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The drug plants of Illinois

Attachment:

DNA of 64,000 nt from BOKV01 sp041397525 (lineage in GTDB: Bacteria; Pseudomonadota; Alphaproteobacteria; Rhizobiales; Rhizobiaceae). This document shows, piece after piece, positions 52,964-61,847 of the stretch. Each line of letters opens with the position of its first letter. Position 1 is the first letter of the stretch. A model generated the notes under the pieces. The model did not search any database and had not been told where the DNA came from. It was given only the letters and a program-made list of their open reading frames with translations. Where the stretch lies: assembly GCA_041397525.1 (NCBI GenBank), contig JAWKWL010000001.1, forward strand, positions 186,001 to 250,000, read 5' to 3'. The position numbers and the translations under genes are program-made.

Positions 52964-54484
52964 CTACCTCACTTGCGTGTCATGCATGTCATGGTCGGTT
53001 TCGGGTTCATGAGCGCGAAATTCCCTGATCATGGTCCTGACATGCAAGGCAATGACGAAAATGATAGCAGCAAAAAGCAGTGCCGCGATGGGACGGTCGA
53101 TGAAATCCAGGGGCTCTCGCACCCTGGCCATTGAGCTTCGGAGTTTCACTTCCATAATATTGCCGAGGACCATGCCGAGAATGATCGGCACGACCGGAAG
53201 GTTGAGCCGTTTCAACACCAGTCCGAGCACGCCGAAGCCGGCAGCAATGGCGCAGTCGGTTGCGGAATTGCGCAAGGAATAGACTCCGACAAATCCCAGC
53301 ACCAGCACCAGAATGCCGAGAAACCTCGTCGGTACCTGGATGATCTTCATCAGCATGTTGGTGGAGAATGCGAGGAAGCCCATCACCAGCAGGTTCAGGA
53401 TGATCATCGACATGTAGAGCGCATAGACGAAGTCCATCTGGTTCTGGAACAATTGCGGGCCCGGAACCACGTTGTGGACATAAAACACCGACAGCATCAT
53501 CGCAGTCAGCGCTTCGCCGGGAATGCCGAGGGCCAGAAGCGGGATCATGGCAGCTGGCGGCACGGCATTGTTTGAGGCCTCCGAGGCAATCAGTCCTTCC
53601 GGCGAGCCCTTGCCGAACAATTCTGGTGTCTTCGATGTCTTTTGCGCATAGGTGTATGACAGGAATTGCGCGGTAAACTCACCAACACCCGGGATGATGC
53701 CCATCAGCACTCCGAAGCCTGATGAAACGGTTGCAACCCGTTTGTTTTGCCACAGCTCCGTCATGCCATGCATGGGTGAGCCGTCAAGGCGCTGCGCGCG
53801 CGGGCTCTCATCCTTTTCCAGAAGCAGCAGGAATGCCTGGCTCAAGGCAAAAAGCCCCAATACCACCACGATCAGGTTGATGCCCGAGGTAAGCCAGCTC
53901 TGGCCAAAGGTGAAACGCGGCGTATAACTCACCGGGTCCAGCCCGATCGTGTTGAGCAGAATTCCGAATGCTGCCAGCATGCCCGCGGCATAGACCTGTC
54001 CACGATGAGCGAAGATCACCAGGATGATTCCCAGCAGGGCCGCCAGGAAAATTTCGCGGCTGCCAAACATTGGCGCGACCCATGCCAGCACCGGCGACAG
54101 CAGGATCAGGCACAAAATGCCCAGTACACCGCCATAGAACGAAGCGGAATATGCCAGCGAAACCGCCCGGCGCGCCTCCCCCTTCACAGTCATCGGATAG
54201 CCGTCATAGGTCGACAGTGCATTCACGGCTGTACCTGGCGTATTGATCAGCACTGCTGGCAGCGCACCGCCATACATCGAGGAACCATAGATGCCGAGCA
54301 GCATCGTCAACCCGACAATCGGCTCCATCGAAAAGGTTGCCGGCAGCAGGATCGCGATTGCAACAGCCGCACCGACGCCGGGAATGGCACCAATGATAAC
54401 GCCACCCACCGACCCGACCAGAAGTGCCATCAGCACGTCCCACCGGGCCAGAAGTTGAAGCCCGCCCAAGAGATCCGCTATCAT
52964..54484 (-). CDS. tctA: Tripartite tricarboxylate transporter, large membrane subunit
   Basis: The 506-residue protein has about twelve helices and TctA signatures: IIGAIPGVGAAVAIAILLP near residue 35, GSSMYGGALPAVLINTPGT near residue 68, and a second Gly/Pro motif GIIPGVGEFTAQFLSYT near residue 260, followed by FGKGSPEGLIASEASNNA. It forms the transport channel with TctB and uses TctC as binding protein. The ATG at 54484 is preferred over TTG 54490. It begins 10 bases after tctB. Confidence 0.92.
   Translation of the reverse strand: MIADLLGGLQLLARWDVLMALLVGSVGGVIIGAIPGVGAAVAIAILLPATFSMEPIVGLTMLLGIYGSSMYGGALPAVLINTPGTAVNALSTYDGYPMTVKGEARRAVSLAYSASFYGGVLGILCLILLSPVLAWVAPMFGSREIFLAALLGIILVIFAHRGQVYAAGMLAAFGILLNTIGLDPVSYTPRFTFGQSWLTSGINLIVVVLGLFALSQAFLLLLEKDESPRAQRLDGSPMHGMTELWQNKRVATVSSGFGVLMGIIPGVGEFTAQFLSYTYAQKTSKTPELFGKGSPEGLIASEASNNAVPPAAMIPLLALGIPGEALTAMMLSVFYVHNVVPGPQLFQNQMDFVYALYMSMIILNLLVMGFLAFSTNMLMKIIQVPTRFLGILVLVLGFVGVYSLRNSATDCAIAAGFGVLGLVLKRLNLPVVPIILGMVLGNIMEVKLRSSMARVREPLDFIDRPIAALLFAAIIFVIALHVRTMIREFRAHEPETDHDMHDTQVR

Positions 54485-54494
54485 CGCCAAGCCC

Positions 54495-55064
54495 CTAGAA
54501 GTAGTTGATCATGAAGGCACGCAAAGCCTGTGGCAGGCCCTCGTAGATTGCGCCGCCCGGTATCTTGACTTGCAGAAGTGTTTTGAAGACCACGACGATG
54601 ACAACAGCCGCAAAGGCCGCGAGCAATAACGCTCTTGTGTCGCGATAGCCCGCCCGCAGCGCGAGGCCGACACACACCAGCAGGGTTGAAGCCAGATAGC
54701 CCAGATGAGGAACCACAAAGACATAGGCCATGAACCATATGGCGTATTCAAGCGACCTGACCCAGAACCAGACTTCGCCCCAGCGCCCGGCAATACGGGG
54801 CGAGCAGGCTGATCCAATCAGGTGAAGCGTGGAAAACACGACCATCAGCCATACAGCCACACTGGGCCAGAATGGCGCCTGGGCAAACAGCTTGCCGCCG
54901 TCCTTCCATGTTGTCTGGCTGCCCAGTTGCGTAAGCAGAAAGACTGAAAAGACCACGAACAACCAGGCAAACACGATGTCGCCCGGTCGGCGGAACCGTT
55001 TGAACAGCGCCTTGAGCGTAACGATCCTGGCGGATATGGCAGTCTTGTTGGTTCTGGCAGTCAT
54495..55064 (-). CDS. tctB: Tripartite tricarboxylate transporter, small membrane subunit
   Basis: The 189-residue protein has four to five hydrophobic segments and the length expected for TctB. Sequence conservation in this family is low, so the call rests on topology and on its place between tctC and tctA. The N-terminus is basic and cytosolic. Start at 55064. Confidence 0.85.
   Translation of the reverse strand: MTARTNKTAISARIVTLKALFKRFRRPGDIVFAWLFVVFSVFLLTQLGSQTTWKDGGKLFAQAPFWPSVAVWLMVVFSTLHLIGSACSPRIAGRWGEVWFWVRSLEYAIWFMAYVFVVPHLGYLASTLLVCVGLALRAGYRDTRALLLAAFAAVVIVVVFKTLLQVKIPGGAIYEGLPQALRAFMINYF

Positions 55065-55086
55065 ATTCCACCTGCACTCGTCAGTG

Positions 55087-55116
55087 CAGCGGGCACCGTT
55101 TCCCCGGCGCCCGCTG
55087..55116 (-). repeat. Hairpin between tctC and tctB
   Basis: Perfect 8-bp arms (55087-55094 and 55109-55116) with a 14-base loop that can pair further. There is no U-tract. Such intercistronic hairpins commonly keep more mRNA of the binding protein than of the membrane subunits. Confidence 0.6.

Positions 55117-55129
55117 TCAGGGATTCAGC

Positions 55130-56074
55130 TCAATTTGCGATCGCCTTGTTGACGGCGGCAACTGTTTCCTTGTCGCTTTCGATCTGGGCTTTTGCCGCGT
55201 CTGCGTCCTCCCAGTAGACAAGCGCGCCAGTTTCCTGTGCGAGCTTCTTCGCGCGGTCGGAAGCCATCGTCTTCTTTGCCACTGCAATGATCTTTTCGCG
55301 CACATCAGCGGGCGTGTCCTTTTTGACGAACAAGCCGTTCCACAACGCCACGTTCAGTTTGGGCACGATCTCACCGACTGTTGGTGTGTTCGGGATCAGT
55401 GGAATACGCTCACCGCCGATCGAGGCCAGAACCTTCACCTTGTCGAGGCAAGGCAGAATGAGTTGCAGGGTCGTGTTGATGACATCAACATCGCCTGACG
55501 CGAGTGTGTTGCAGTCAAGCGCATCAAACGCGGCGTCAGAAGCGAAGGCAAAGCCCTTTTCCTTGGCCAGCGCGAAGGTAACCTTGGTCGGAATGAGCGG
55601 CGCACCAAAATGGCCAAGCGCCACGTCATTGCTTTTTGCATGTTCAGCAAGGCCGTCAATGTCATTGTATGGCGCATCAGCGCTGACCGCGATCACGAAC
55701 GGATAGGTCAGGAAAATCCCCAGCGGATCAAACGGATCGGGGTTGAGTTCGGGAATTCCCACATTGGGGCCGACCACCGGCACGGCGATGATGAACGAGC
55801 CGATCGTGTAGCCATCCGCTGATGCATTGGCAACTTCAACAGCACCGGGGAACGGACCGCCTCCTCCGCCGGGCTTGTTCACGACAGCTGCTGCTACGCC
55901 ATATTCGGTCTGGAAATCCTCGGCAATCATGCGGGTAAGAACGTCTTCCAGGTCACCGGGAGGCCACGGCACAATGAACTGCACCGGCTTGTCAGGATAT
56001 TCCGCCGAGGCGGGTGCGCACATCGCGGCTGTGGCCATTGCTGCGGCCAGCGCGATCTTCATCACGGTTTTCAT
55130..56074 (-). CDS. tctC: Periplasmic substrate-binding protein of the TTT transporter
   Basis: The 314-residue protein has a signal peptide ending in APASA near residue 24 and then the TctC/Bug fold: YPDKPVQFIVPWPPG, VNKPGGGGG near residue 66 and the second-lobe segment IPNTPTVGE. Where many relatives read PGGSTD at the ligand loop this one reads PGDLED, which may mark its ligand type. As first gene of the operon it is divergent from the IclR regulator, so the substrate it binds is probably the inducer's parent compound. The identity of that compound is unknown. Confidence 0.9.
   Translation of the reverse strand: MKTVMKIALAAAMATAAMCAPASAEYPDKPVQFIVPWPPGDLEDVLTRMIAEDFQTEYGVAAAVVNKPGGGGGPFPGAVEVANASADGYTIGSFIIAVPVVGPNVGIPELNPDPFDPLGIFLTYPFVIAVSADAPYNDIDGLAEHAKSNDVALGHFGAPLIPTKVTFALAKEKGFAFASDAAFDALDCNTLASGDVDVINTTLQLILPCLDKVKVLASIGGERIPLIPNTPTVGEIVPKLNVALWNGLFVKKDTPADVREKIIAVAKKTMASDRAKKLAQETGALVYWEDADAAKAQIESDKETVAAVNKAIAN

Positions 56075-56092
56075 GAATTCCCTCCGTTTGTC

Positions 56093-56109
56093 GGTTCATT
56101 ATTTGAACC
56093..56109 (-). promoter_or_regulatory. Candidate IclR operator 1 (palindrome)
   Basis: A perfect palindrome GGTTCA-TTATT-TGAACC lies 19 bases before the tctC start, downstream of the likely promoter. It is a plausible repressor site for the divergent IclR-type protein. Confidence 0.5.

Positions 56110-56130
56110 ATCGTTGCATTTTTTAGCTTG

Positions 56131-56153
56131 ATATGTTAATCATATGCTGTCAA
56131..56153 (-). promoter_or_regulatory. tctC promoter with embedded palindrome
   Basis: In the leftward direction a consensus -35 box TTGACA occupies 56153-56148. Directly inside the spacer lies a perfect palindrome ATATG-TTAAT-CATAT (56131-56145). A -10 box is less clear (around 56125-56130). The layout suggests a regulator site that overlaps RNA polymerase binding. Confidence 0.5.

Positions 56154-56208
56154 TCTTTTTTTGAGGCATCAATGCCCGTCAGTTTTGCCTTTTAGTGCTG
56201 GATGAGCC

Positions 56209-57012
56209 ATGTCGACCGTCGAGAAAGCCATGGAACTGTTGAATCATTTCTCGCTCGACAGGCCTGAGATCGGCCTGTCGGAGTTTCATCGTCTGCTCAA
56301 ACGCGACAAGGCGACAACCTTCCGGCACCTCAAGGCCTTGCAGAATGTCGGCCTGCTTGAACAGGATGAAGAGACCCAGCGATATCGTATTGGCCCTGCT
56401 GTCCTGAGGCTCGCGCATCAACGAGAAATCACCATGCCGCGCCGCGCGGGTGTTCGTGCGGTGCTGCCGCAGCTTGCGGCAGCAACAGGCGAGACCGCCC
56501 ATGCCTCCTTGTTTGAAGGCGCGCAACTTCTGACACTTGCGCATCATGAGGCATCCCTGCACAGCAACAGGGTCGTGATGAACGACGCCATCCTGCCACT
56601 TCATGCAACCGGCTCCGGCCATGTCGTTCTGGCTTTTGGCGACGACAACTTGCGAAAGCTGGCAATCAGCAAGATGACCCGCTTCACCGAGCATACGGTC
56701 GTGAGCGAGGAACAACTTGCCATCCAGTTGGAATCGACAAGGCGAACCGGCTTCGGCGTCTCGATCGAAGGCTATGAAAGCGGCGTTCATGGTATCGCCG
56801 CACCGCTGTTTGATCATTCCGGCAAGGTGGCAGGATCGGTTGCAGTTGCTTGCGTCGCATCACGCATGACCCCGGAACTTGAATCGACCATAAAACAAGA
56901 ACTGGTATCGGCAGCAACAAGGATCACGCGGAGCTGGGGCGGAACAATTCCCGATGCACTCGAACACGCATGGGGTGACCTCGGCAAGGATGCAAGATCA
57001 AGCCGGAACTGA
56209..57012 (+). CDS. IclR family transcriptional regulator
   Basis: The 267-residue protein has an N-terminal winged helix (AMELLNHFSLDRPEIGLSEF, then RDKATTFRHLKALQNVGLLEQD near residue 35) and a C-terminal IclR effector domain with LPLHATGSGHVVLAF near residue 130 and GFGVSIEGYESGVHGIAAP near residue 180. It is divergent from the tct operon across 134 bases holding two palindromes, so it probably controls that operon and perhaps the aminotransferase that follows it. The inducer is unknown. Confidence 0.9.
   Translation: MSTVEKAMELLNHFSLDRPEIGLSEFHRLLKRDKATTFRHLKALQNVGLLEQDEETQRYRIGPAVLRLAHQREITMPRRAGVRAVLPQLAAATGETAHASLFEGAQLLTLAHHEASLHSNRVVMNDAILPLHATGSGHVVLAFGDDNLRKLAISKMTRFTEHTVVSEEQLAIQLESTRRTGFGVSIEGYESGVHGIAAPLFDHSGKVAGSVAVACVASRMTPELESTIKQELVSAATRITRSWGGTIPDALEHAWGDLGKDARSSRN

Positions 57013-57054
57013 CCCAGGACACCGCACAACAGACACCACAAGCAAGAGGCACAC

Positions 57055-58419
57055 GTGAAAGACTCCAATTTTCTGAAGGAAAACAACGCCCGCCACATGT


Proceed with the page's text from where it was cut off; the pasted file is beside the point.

Year: 1951 Tehon THE DRUG PLANTS OF ILLINOIS 19 AMBROSIA TRIFIDA L. Giant rag- weed, horse-weed. Compositae. — A very coarse herb up to \'^ feet tall, aiuiual; stems stroiifj:, strai;^lit, branched, rough- hairy; leaves lar}j;e, opposite, petioled, ser- rate, often 10 to 12 inches wide, 3-ncrved, mostly 3-lobe(l, the lobes sharp-pointed; male flowers in green heads, the heads in loose to compact spikes up to 10 inches long; female flowers clustered in the axils of upper leaves. Leaves and tops collected \\ hen the plant is in flower. Extremely abundant along streams and roadside ditches, on over- flowed low land, and as a weed in vacant places; July to November. Has the same properties and uses as common ragweed. ANAGALLIS ARVENSIS L. Red chickweed, scarlet pimpernel. Primii- lacene.—A prostrate, spreading, smooth herb with branches 4 to 20 inches long, annual; leaves ovate, -^ inch long, oppo- site, entire, sessile; flowers red, small, wheel-shaped, solitary on slender, axillary peduncles; fruit a small, many-seeded capsule opening by a circular lid. The leaves and flowering tops collected. Introduced in Illinois; infrequent in fields and waste places, especially near large cities. Contains two glucosidal saponins and a pepsin-like substance. Used as an expecto- rant and nervine ; has been used in the treat- ment of rheumatism; poisonous. ANEMONE PATENS L. Pasque flower, headache-plant, Pulsatilla. Ra- nunculaceae.—A silky-hairy, low, stemless herb 6 to 18 inches tall; rootstock thick; leaves much divided into linear, acute lobes; flowers light bluish-purple, solitary at the tip of the flower stalks, arising from a much-divided leaf>' involucre; fruit a silky achene tipped by a plumose style. The herb collected. Occurs sparingly on gravelly hills in Winnebago and Jo Daviess counties. Yields the drug Pulsatilla; contains a volatile oil which yields the acrid principle anemonin. l^sed as an irritant, diure